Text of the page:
A WIP 9x7 serif font with many characters.
First year BA (Hons) Graphic Design at UWE. Typeface inspired by barbed wire on the theme 'dangerous'. Expanding on the idea of both restricting people from dangers and being dangerous itself. After playing with the shape of barbed wire I played with the compact shape of the barbs themselves.
FORWARD- I wanted to create a font in which felt like it had movement. I also wanted it to relate to codeing and glitching, so it had a technical feel. This font connects together, even when re-arranged. This was put in place to lead the viewer through the text so that they felt they were being lead into a digital world. I wanted This Font to be Energetic and hectic, and i feel like ive done this with the use of smaller pixels breaking up the thicker and more readable lettering.This is a clone
I spent a lot of time making this font, it is based On the premise that too many fonts are way to ambiguous, so this is a fix for that, also I have added a copyright symbol, I replaced the vertical bar with the copyright symbol, because as far as I know the vertical bar symbol is rarely if ever used...( I have not seen it used in allmost anything I have viewed or read in all my life, except that it is there in the font character listing, so why is it there? certainly a copyright symbol would be more useful don't you think?) as for the "blockiness" of the C in the copyright symbol, keep in mind, that it is designed to have a maximum width of 9 pixels, so for what it is I think it is good, basically you cant get a smaller bitmaped based copyright symbol where it is as crisp and where the c is not pointed like a less than symbol and the c is not "touching" the circle it is in which would make it harder to read... so if you do see fit to use it I hope you are happy with it...
This project has changed my view of type by being patient and to really think about how the typeface will be protrayed in a product. My typeface reminds me of an "old-school" videogame. I had alot of fun with this project because I got familier with the tools in this program very quickly. I hope you enjoy my font, Funky Pixels!
I originally created this font for the point 'n click adventure Lamplight City but it was dropped late in the dev cycle to be replaced by regular smooth TrueType fonts instead of pixelated ones.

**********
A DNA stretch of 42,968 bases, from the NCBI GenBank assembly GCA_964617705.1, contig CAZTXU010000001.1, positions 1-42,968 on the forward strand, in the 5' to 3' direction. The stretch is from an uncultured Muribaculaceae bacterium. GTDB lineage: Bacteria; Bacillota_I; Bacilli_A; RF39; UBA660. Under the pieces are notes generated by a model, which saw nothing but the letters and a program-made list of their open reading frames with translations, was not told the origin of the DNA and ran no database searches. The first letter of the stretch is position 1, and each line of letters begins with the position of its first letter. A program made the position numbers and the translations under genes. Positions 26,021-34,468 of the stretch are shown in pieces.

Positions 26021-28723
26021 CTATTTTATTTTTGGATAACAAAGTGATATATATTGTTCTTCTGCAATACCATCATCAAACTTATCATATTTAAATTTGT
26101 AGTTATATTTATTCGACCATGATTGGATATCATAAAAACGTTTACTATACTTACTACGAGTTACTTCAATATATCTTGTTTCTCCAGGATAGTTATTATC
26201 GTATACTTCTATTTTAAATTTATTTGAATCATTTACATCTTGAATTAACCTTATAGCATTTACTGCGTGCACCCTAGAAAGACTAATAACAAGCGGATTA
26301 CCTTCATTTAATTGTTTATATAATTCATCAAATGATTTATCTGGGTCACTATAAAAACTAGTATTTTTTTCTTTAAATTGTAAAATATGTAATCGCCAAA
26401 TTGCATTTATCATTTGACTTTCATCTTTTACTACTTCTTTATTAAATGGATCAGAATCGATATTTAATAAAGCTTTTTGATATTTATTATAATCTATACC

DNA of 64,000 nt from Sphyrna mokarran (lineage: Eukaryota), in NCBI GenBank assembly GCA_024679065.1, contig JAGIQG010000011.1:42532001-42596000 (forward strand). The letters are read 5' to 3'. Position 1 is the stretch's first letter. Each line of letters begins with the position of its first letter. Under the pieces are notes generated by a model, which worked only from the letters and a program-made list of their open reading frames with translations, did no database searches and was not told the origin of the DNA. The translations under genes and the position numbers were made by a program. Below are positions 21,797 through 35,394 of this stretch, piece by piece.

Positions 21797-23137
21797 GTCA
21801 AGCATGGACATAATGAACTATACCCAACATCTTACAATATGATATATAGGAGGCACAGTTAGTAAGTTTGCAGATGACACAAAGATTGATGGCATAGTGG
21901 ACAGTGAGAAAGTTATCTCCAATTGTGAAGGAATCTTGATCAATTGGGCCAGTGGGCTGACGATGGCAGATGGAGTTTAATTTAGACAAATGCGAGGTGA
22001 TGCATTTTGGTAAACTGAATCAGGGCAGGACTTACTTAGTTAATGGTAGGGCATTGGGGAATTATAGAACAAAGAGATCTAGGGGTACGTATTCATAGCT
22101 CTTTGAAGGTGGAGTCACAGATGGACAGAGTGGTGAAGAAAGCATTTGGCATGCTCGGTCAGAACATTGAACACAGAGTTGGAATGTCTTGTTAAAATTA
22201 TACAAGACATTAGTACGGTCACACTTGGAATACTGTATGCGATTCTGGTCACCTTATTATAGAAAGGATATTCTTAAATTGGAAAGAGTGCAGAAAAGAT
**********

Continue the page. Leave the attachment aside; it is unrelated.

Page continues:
This is the default font for TI-nspire Ndless. I used nTxt to type out the letters and copy them onto here. The unsupported characters (that might be supported but I can't type them) I just left blank.
This pixel-art-style font supports almost all latin characters, many greek characters and the capital cyrillic characters. It is also meant to be used with my reformed spelling system.
Kubasta is a monospaced pixel font based on a 5 × 7 grid. It was designed with readability in mind, the glyphs are easily distinguishable from one another and legible even in small sizes. It’s perfectly applicable for retro style interfaces and games.
Kubasta was used in Beat Cop by Pixel Crow.
Relive your retro pixelated font dreams with Retro Pixelon! Ready to use for Russian, English, Polish, French, Spanish, German and many more!
Contains sets: Basic Latin (fully), More Latin (almost fully), Extended Latin A (fully), Cyrillic (for Russian).
Fontacious: A blending of the words font and delicious. And a.k.a., Fontatious, which blends the words font and ostentatious. It's all good and pronounced the same, no matter how you spell it. Enjoy.
A little pixel font made with zero experience in less than 15 minutes. Enjoy.
If you think it could help you, I tried to put it under the most liberal license so you can freely use it or edit it for your personal and commercial projects. Don't feel the need to credit me.
I designed this 16x16 pixel font to facilitate texturing and dithering for pixel artists. Not every piece of art software has tools designed for texturing/dithering, and loading lots of custom brushes for the purpose can slow one's software down. This font was made to attempt to solve the problem. Now you can dither, shade, and texture by typing! Every glyph repeats as a seamless texture both horizontally and vertically.
The name comes from my emulator/game, "Virtua Gremlin". Although these patterns weren't in the game (it used 9x9 tiles, not 16x16), many of the patterns here are based on that earlier work. "Skins" is a reference to graphical skins, of course. :D
A-Z = textures
a-z = dithering/shading patterns
0-9 = scanlines
The rest is sort of a mishmash... I'll organize it better once I have enough glyphs to warrant a good classification system...
Have an idea for a pattern? Want to see a particular sprite or aesthetic included? Let me know :D
Original size: 12pt (use multiples of this value for pixel perfection)
Tip: View this in the Character Map so you can more easily grab and paste glyphs when designing!
See also: Gremlin Skins HD
The font used in Super Mario 64 when speaking to people or reading signs. These characters are mostly derived from the game and used to recreate the font. Glyphs such as the asterisk and curly bracket are made with modified or existing characters used in-game (star instead of asterisk, curly bracket made from parenthesis, etc.)
Just a crazy font I made for no reason. Based on nothing. You could use it for a videogame highscore. Just do whatever you want to do with it.
The theme of this font is thunderous. Thunder is the sound that lightning makes; therefore, thunder does not happen without lightning. I combined these two together, focusing on ideas such as sounds waves, sharp/smooth lines, size of my letters (big and small), and fleetingness as thunder comes and goes. I want it to have a lot of variety as you never know what to expect from thunder.
My font theme is systematic, I aimed to make a font that was precise and but also referenced technology in the patterns of a motherboard and the pixelated style. The dots also help form the illusion of curves.